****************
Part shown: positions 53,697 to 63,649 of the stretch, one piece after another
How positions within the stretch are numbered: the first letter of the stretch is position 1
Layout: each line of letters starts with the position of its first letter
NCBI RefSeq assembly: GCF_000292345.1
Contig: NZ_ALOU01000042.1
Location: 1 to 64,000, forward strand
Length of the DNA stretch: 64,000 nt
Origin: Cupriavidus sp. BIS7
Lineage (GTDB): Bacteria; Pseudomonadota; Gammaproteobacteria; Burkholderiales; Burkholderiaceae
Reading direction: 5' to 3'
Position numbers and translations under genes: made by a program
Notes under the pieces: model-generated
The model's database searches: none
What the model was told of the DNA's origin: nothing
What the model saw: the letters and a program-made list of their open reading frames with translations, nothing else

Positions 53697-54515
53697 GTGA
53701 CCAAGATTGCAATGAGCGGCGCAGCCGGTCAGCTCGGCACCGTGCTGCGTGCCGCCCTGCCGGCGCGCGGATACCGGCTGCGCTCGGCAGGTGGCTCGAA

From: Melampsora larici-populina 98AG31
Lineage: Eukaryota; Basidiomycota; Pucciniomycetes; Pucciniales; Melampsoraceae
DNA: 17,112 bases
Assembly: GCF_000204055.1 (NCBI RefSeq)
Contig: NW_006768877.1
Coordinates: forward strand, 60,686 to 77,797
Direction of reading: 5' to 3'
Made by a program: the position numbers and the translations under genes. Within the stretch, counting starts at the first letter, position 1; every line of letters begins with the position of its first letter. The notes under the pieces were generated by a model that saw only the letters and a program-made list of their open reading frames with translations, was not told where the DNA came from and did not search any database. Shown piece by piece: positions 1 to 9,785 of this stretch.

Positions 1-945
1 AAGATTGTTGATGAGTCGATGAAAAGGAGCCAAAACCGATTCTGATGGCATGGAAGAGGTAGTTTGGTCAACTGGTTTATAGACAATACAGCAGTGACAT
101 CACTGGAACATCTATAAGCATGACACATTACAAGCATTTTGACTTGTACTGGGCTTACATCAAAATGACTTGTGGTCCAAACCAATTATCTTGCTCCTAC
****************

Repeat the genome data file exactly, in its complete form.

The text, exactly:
Part shown: positions 53,697 to 63,649 of the stretch, one piece after another
How positions within the stretch are numbered: the first letter of the stretch is position 1
Layout: each line of letters starts with the position of its first letter
NCBI RefSeq assembly: GCF_000292345.1
Contig: NZ_ALOU01000042.1
Location: 1 to 64,000, forward strand
Length of the DNA stretch: 64,000 nt
Origin: Cupriavidus sp. BIS7
Lineage (GTDB): Bacteria; Pseudomonadota; Gammaproteobacteria; Burkholderiales; Burkholderiaceae
Reading direction: 5' to 3'
Position numbers and translations under genes: made by a program
Notes under the pieces: model-generated
The model's database searches: none
What the model was told of the DNA's origin: nothing
What the model saw: the letters and a program-made list of their open reading frames with translations, nothing else

Positions 53697-54515
53697 GTGA
53701 CCAAGATTGCAATGAGCGGCGCAGCCGGTCAGCTCGGCACCGTGCTGCGTGCCGCCCTGCCGGCGCGCGGATACCGGCTGCGCTCGGCAGGTGGCTCGAA

From: Melampsora larici-populina 98AG31
Lineage: Eukaryota; Basidiomycota; Pucciniomycetes; Pucciniales; Melampsoraceae
DNA: 17,112 bases
Assembly: GCF_000204055.1 (NCBI RefSeq)
Contig: NW_006768877.1
Coordinates: forward strand, 60,686 to 77,797
Direction of reading: 5' to 3'
Made by a program: the position numbers and the translations under genes. Within the stretch, counting starts at the first letter, position 1; every line of letters begins with the position of its first letter. The notes under the pieces were generated by a model that saw only the letters and a program-made list of their open reading frames with translations, was not told where the DNA came from and did not search any database. Shown piece by piece: positions 1 to 9,785 of this stretch.

Positions 1-945
1 AAGATTGTTGATGAGTCGATGAAAAGGAGCCAAAACCGATTCTGATGGCATGGAAGAGGTAGTTTGGTCAACTGGTTTATAGACAATACAGCAGTGACAT
101 CACTGGAACATCTATAAGCATGACACATTACAAGCATTTTGACTTGTACTGGGCTTACATCAAAATGACTTGTGGTCCAAACCAATTATCTTGCTCCTAC